The rematch between Canelo Alvarez and Gennady Golovkin was bound to be as big as the first one, even without everything that has happened since the final bell rang on that electric night in Las Vegas a year ago.
After all, they are the two best middleweights in the world. Beyond that, they are two of the best fighters, pound for pound, in the entire sport. And beyond that, they are superstars, with Canelo one of the most popular figures in all of boxing, while Golovkin is a lesser but still notable attraction in his own right.
They made themselves — and each other — even richer when they met on pay-per-view. Their fight was close, competitive and enjoyable. No matter the result, a sequel seemed both irresistible and inevitable.
And then came one controversy, just minutes after the final bell.
And then came another, months afterward.
And then came plenty of bad blood, taking an already heated rivalry well past its boiling point.
The close and competitive bout was reflected on two of the judges’ scorecards. One judge had Golovkin ahead, 115-113, or seven rounds to five. Another had it 114-114, a draw at six rounds apiece.
But the third judge, Adalaide Byrd, raised eyebrows with her 118-110 score for Alvarez, giving Canelo a whopping 10 rounds while awarding Golovkin a mere two. Her scoring it for Alvarez — no matter what her score — meant that it was a split draw. The fight still would’ve been a draw had she given another four rounds to Golovkin.
That would’ve been fair. And that still would’ve had some fans crying robbery.
Not every draw is unacceptable. Not every debatable decision is a robbery. Not every close round is a certainty on the scorecards. So many on press row and on Twitter reported having Golovkin ahead at the end, the 116-112 winner. That, too, is a realistic score.
Most rounds are easy to score, though not always. A responsible observer is also going to note those swing rounds where the margin of victory is narrow. At the end of the fight, you need to look at those swing rounds and see what the potential range of acceptable scores would be.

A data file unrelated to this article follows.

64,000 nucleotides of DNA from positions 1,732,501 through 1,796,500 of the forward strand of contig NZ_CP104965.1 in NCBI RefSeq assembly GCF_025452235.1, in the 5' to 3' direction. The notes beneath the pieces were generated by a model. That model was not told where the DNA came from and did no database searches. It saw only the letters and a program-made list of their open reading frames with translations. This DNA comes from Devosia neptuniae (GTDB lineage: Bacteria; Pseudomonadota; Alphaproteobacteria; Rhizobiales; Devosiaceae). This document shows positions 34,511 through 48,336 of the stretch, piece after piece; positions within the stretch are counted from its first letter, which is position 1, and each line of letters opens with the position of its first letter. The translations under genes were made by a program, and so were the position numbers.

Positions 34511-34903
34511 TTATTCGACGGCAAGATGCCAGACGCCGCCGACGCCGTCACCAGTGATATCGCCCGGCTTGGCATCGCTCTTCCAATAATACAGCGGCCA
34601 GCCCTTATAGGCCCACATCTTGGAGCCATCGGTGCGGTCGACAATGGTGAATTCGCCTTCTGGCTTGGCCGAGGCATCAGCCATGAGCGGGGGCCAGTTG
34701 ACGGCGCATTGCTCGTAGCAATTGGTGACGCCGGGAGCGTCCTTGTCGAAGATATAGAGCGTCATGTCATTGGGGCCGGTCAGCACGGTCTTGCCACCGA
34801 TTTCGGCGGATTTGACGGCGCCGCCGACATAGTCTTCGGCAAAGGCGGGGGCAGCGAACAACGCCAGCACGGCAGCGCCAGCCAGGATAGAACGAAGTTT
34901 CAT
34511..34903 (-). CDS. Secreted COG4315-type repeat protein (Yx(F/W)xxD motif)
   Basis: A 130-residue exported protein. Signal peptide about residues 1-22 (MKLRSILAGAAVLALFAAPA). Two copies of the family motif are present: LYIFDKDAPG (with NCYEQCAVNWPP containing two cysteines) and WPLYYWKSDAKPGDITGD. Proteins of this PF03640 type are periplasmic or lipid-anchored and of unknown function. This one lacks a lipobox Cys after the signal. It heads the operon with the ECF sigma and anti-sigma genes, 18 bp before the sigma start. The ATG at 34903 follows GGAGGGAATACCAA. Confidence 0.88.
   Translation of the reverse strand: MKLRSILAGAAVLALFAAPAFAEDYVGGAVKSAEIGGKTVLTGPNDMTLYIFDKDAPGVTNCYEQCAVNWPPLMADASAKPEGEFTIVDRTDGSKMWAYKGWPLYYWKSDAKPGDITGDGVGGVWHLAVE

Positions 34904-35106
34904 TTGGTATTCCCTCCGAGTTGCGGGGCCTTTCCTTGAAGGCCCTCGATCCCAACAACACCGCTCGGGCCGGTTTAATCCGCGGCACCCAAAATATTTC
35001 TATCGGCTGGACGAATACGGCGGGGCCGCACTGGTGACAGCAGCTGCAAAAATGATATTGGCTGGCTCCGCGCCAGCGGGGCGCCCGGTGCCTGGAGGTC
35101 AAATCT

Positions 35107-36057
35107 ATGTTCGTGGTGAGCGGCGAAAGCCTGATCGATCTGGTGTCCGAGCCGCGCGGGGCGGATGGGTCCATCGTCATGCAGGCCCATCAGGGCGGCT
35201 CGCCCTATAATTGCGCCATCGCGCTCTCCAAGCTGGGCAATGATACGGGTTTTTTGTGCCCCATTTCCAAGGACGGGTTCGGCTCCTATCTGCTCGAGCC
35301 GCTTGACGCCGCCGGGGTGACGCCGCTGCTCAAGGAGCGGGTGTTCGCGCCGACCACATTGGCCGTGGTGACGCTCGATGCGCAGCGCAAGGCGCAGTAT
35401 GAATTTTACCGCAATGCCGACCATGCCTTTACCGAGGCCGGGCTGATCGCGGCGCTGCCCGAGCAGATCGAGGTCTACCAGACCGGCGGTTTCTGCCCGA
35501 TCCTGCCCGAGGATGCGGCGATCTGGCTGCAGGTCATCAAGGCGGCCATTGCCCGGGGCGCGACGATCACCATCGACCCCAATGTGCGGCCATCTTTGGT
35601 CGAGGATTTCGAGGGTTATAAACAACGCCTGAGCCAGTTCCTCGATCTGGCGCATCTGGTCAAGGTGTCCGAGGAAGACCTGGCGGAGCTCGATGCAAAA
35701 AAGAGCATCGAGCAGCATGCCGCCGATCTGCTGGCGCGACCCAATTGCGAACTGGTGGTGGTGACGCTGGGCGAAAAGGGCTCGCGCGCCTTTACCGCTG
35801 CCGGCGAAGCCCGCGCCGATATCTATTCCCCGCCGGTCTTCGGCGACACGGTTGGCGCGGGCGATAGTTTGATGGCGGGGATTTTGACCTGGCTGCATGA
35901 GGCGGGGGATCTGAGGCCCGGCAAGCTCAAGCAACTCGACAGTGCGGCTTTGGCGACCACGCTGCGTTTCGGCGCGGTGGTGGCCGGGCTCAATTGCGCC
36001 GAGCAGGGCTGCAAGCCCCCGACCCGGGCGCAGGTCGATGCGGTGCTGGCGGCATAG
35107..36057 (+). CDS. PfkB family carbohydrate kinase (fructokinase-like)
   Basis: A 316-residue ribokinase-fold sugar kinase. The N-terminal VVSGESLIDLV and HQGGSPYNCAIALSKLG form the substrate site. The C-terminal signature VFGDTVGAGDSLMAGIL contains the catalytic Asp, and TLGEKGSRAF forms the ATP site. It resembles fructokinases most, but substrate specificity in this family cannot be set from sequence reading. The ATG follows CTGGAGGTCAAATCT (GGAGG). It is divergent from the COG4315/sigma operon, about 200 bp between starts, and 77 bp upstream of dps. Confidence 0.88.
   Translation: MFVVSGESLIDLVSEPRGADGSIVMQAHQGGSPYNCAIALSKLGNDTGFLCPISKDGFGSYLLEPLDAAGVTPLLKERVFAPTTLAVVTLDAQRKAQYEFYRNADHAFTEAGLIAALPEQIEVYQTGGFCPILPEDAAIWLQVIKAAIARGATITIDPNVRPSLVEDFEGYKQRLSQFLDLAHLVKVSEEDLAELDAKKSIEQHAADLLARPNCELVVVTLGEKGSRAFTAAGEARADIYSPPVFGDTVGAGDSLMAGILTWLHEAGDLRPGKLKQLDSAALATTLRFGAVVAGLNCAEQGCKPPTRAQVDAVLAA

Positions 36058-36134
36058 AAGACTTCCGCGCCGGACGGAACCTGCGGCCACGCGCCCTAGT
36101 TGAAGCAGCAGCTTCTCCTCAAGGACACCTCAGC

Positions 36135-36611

Sometimes every round in a fight has a clear winner and loser. That wasn’t the case in Canelo vs. GGG. There were enough close rounds that you could score the fight 116-112 for Golovkin and still see 114-114 as reasonable.
The rematch would’ve done good business anyway. Now it had the extra selling point of unfinished business between the fighters, a rivalry in need of a resolution.
They were supposed to fight again this past May. That fight was called off, however, when Canelo tested positive for a banned substance that is also occasionally found in beef in Mexico. Canelo pointed toward tainted meat, to no avail. He was suspended for six months, leaving just enough time for a rematch to still take place over the traditional big boxing weekend coinciding with Mexican Independence Day.
That’s this Saturday. We’re here at last.
We’re here after a year of seemingly unceasing debate from fans, after a year of a seemingly never-ending stream of interviews and news stories with the fighters, with their trainers, with their promoters, all tearing into each other with intense disdain.
We’re here, and once the bell rings in the main event at the T-Mobile Arena, none of that will matter.
This fight won’t be won with words, but rather with actions. And those actions will give the winner the final word.
Golovkin, who built his reputation thank to his vaunted power, will want to lay those heavy hands on Alvarez more often, and with more effect. Alvarez boxed capably last year, dodging and blocking and countering, and holding up well when GGG did land.
Fighters with power believe that one punch can change a fight, but they still need to give themselves a better chance of having that one punch land, and land in the right place at the right time.
Golovkin didn’t go to the body enough last year. Doing so this time around could help limit Alvarez’s mobility and set up further punishment. Golovkin also picked up points on the scorecards when he began to throw more punches, outworking Alvarez in stretches.
He’ll need to be better on defense, too. Canelo has fast hands and was able to land flush. While Golovkin took Canelo’s punches fine, he won’t want to give Alvarez those kinds of openings and opportunities.
Canelo, meanwhile, will want to go back to what worked for him in the early rounds — hitting and avoiding getting hit. He just needs to do more of each, which of course is easier said than done, and to continue doing so down the stretch.
His speed advantage could be helped by the passage of time. They are each now a year older, which means that Alvarez is still in his prime at 28 while Golovkin is 36, still in good shape but not necessarily what he once was even 12 months ago.
But despite the age difference, it was Golovkin who often outworked the younger man. Canelo needs to make sure that all three judges notice the difference each round between what he’s done and what Golovkin did.
In the first fight, he boxed well along the ropes, dodging and blocking shots, but still allowed the judges to give preference to the man doing more on offense. He should seek a better balance of offense and defense in those moments, dishing out counters and making sure the judges know who won each exchange.
The action was close. The rounds were close. The fight was close. It’s best for each man to remove the ambiguity.
Whichever man can do that more this Saturday won’t win controversially. He’ll win conclusively.